Lee-Chin has cred­i­ble for­mula

Jamaica Gleaner - - OPINION & COMMENTARY -

PEO­PLE WHO feared that Michael LeeChin may have pre­sumed his hand to be bet­ter than the mar­ket’s and that his as­sign­ment was for pick­ing win­ners will have had their con­cerns al­layed by this week’s pub­li­ca­tion by the Eco­nomic Growth Coun­cil (EGC), which Mr Lee-Chin chairs, of its list of pri­or­i­ties for sus­tain­able growth.

Or viewed dif­fer­ently, growth will come, the EGC sug­gests, by fram­ing poli­cies that build in­vestor con­fi­dence, en­cour­age stake­holder par­tic­i­pa­tion in the econ­omy, and do­ing these things con­sis­tently. In essence, what Mr LeeChin and his team have as­serted is that there are no magic wands or sil­ver bul­lets. In that re­gard, the EGC’s model is an ex­ten­sion of the project of the past four and a half years to re­form the econ­omy, in­clud­ing do­ing lon­ga­greed things over which the coun­try has pro­cras­ti­nated for decades.

In this re­gard, it is note­wor­thy that the start­ing point of the EGC is a dec­la­ra­tion that “macroe­co­nomic sta­bil­ity is a pre­req­ui­site for eco­nomic growth”. It is a fact that Ja­maica, to its peril, dis­re­garded for four decades the painful con­se­quences of which in­clude a pri­mary sur­plus of more than seven per cent in or­der to re­verse a debt that hov­ered at 150 per cent of GDP.

While eco­nomic mark­ers are trend­ing in the right di­rec­tion – debt ra­tios are de­clin­ing, the cur­rent ac­count deficit has fallen, busi­ness con­fi­dence is at an all-time high – there is much more to be done if these gains are to be locked in, not least of which ac­cel­er­at­ing re­forms in pub­lic sec­tor, to cre­ate a more ef­fi­cient and en­tre­pre­neur­ial state; one that cush­ions the so­ci­ety’s most vul­ner­a­ble, but is fa­cil­i­ta­tory of the pri­vate sec­tor writ large. The pub­lic bu­reau­cracy, in the cir­cum­stance, has to or­gan­ise it­self in a way that makes do­ing busi­ness easy rather than be­ing an over­ween­ing con­sumer of pub­lic goods.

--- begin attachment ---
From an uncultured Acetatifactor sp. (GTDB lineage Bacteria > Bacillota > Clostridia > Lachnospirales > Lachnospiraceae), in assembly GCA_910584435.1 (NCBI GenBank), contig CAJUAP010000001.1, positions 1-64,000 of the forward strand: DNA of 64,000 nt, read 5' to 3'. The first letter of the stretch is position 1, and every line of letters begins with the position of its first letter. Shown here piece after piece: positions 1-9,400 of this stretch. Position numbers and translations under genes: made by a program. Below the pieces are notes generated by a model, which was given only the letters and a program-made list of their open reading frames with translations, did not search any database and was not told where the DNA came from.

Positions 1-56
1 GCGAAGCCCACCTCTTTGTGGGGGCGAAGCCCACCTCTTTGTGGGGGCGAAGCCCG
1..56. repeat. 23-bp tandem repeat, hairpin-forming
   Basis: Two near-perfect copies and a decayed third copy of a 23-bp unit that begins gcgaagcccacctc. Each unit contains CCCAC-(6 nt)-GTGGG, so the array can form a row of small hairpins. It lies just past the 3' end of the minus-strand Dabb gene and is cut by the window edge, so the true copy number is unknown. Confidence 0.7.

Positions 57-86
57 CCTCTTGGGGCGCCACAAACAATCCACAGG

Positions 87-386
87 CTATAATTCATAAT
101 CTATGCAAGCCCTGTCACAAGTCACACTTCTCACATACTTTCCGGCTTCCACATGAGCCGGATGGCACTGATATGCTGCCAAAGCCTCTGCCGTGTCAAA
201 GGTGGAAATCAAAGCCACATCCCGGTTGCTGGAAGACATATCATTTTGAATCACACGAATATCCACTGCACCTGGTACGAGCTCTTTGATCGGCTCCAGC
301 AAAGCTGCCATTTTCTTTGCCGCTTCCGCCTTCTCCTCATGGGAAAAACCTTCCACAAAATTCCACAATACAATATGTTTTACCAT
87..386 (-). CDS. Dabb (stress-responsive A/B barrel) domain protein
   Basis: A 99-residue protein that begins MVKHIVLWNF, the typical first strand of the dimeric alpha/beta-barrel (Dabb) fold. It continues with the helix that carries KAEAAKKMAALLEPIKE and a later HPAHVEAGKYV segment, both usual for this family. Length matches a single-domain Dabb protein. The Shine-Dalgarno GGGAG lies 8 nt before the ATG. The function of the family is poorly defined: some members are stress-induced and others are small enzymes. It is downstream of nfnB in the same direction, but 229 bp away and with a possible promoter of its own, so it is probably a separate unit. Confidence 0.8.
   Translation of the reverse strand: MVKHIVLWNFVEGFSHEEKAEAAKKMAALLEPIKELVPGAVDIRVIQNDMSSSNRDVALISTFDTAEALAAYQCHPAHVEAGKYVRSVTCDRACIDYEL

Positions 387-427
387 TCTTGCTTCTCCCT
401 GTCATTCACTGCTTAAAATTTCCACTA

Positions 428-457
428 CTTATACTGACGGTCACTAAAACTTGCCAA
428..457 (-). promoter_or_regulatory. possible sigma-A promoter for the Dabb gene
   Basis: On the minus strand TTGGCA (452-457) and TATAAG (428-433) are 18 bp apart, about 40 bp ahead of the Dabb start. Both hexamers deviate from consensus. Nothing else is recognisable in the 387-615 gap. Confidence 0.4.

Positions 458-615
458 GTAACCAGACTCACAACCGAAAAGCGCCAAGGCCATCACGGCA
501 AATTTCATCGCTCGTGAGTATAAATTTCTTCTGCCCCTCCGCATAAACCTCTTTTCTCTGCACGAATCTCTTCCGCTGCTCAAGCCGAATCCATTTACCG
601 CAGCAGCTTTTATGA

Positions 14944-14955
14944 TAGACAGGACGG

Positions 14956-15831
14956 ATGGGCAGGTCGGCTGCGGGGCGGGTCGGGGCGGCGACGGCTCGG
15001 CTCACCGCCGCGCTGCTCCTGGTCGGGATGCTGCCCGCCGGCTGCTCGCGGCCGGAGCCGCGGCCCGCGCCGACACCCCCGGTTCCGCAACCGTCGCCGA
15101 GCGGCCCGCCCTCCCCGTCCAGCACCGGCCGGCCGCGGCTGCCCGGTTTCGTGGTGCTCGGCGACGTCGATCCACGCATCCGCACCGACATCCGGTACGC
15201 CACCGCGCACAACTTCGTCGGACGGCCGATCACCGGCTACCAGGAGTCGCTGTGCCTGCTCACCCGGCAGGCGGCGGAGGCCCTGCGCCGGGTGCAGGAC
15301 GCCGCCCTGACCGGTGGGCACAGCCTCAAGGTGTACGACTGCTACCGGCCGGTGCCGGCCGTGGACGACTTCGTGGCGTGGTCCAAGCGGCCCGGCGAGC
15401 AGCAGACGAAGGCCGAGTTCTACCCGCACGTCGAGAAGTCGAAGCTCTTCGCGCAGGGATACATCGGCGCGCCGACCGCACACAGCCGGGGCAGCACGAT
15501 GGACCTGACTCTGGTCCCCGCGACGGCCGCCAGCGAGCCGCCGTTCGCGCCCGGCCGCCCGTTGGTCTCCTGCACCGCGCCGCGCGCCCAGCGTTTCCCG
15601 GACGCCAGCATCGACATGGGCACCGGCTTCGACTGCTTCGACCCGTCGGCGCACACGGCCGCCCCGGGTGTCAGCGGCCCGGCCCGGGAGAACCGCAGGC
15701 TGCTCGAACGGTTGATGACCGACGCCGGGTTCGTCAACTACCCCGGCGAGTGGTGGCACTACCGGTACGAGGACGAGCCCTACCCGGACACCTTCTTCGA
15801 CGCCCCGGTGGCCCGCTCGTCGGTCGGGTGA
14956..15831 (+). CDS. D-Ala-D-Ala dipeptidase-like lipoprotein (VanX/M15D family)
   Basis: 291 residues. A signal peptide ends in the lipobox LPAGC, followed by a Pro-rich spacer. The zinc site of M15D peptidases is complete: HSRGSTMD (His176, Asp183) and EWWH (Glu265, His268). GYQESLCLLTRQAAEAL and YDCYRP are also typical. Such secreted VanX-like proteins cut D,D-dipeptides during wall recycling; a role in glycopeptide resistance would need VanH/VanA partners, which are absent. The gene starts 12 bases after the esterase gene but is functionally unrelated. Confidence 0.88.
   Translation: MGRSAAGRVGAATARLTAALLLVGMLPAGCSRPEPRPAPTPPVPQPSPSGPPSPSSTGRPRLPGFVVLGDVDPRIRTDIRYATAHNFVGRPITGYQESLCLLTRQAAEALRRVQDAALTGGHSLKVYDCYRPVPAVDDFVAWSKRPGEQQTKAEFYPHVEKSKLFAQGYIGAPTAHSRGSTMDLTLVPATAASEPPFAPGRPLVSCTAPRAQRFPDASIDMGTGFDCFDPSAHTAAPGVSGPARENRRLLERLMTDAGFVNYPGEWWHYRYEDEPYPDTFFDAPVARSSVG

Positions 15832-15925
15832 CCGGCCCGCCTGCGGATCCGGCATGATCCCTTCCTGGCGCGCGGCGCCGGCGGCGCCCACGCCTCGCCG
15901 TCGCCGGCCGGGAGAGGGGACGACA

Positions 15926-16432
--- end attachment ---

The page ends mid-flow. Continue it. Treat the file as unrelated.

Yet, given the gains, if not yet fun­da­men­tal break­throughs that Ja­maica has made on the macroe­co­nomic front, per­haps the great­est con­tri­bu­tion that Mr Lee-Chin’s team in ad­vanc­ing the growth agenda is if it is able to gal­vanise pub­lic sup­port around, and gov­ern­men­tal ac­tion on, an area that ev­ery­one knows, con­cep­tu­ally, is a drag on growth, but on which the coun­try has failed to ar­rive at a clear, im­ple­mentable con­sen­sus: cit­i­zen se­cu­rity and pub­lic safety. Im­por­tantly, the EGC, in list­ing the mat­ters to be ad­dressed, with­out declar­ing it to be an or­der of pri­or­ity, placed this item se­cond on its agenda.

Ja­maica is a high-crime so­ci­ety, with a mur­der rate of around 45 per 100,000. Fewer than half of these mur­ders are ‘cleared up’, and we do well if three in 10 of these cases lead to con­vic­tions. The con­stab­u­lary is deemed to be un­der-re­sourced, cor­rupt and in­ef­fi­cient, while an over­bur­dened and in­ef­fi­cient court sys­tem has a back­log of nearly half a mil­lion cases. Most es­ti­mates sug­gest that Ja­maica could lift its eco­nomic growth rate by up to six per cent if its mur­der rate was in the 10/100,000 range.

Fix­ing the crime prob­lem, in­clud­ing an over­haul of the law-en­force­ment and ju­di­cial ap­pa­ra­tus, is im­por­tant. Some of this will de­mand tough ad­min­is­tra­tive ac­tion and an al­lo­ca­tion of cap­i­tal sub­stan­tially beyond ex­ist­ing lev­els, which, in the short term, means a re­de­ploy­ment of re­sources. If Mr Lee-Chin can shape on­go­ing con­sen­sus on that, he’ll be well along the way.

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